Author: Ron Graham
He was despised and forsaken of men, a man of sorrows, and acquainted with grief (Isaiah 53:3a, NASB).
This lesson comes from what may rightly be regarded as the chief chapter of Isaiah. Chapter 53 is the prophecy of the Suffering Servant, who is none other than Jesus Christ.
How do we know that Isaiah 53 is speaking about Jesus Christ? The Ethiopian Treasurer was reading this chapter. He asked Phillip, “Of whom does the prophet speak?” Then Phillip preached to him Jesus. (Acts 8:26-40)
The sorrow portrayed in Isaiah 53 is sorrow that turns into joy. There are three ways this is true.
1. Our Lord’s death, that he might make atonement for our sins, was followed by his exaltation, that he might make intercession for us.
His Sorrow: "He was despised and forsaken of men, a man of sorrows, and acquainted with grief" (Isaiah 53:3a NASB).
His Joy: "Behold, My servant will prosper, He will be lifted high and lifted up, and greatly exalted" (Isaiah 52:13 NASB).
Christ suffered death to atone for our sins. Atonement means to make “at one” with God those who are separated from him by sin (1John 2:1-2).
"If anyone sins, we have an Advocate with the Father: Jesus Christ the righteous. He himself is the atonement for our sins, and not ours only, but also for the sins of the whole world" (1John 2:1-2).
Christ arose to inercede for us as our great High Priest who ever lives. Intercession means being our advocate with God, representing us before God. (Romans 8:34, Hebrews 7:25-27).
"It is Christ who died and furthermore is also risen, who is even at the right hand of God, who makes intercession for us”" (Romans 8:34 NKJV).
"Therefore He is also able to save to the uttermost those who come to God through Him, since He always lives to make intercession for them" (Hebrews 7:25 NKJV).
"For it was indeed fitting that we should have such a high priest, holy, innocent, unstained, separated from sinners, and exalted above the heavens" (Hebrews 7:26 ESV).
"He has no need, like those high priests, to offer sacrifices daily, first for his own sins and then for those of the people, since he did this once for all when he offered up himself" (Hebrews 7:28 ESV).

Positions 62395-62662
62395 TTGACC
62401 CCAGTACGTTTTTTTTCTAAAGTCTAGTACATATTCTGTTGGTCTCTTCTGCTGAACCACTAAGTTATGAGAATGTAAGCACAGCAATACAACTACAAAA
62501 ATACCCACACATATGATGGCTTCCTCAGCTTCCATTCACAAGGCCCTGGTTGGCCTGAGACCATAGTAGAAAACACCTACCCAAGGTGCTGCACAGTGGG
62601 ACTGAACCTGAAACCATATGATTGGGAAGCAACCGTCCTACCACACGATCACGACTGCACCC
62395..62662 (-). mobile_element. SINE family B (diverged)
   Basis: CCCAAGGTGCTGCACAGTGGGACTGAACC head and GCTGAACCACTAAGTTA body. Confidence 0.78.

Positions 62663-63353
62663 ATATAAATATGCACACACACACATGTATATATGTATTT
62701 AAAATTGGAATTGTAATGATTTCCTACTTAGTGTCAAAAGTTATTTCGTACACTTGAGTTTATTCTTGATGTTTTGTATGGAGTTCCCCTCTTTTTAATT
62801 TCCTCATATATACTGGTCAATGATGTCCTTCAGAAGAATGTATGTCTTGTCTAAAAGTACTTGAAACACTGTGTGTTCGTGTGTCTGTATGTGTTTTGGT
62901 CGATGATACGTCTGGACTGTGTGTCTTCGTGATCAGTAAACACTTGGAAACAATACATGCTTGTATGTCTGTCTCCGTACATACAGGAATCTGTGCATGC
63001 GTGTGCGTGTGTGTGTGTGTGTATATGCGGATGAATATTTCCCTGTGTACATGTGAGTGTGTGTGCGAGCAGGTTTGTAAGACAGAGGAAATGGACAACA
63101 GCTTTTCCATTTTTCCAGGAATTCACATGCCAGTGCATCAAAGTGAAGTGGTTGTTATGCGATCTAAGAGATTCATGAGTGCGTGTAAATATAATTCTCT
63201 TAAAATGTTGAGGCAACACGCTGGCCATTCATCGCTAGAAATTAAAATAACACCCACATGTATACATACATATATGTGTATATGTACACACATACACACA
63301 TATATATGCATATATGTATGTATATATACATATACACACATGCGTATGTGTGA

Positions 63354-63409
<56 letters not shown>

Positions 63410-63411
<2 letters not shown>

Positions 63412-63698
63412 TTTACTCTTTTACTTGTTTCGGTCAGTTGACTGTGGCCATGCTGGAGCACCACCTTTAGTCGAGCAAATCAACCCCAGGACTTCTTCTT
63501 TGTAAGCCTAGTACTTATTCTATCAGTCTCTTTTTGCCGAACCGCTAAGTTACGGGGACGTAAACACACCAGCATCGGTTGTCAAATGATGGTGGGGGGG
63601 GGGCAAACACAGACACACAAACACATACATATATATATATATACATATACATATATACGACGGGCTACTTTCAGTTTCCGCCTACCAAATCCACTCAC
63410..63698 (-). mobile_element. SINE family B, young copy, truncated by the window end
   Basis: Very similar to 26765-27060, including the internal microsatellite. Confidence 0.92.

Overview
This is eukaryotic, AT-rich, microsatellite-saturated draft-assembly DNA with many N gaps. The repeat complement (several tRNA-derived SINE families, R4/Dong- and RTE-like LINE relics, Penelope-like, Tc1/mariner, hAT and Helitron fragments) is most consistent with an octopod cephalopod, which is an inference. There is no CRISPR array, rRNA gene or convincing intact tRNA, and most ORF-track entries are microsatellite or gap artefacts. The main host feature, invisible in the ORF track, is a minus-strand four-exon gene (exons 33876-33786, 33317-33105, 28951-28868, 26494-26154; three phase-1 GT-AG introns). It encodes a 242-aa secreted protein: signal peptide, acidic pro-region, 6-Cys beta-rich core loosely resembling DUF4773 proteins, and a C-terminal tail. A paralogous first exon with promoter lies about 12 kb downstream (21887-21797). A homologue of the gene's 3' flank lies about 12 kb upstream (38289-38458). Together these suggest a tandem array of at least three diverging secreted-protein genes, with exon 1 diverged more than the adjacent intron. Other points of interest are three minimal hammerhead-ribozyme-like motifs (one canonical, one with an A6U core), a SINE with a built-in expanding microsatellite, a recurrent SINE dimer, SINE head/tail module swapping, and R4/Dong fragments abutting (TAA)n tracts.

Our sorrow in sin can be replaced by our justification and forgiveness.
"All we like sheep have gone astray; we have turned - every one - to his own way; and the LORD has laid on him the iniquity of us all" (Isaiah 53:6, ESV).
"As a result of the anguish of His soul, He will see it and be satisfied; By His knowledge the Righteous One, My Servant, will justify the many, as He will bear their iniquities" (Isaiah 53:11, NASB).
"[Righteousness] will be counted to us who believe in him who raised from the dead Jesus our Lord, who was delivered up for our trespasses and raised for our justification" (Romans 4:24-25, ESV).
Our sorrows and tribulations in this life will be replaced by joy in heaven.
"Surely our pains He Himself bore, And our sickness He carried" (Isaiah 53:4a, NASB margin).
"This was to fulfill what was spoken by the prophet Isaiah: He took our illnesses and bore our diseases." (Matthew 8:17, cf Isaiah 53:4).
Matthew has just told us that Jesus, by healing the sick, fulfilled the prophecy in Isaiah 53:4 that Jesus bore the pains and sickness of humanity.
Even today, Jesus supports us in our tribulations. He comforts us with the knowledge that eternal glory awaits us after our trials (Romans 8:18, Revelation 21:4)
"For I consider that the sufferings of this present time are not worth comparing with the glory that is to be revealed to us" (Romans 8:18, ESV).
"He will wipe away every tear from their eyes, and death shall be no more, neither shall there be mourning, nor crying, nor pain anymore, for the former things have passed away" (Revelation 21:4, ESV).
"He will see his offspring, he will prolong his days..." (Isaiah 53:10b, NASB).
"You will be sorrowful, but your sorrow will be turned to joy" (John 16:20).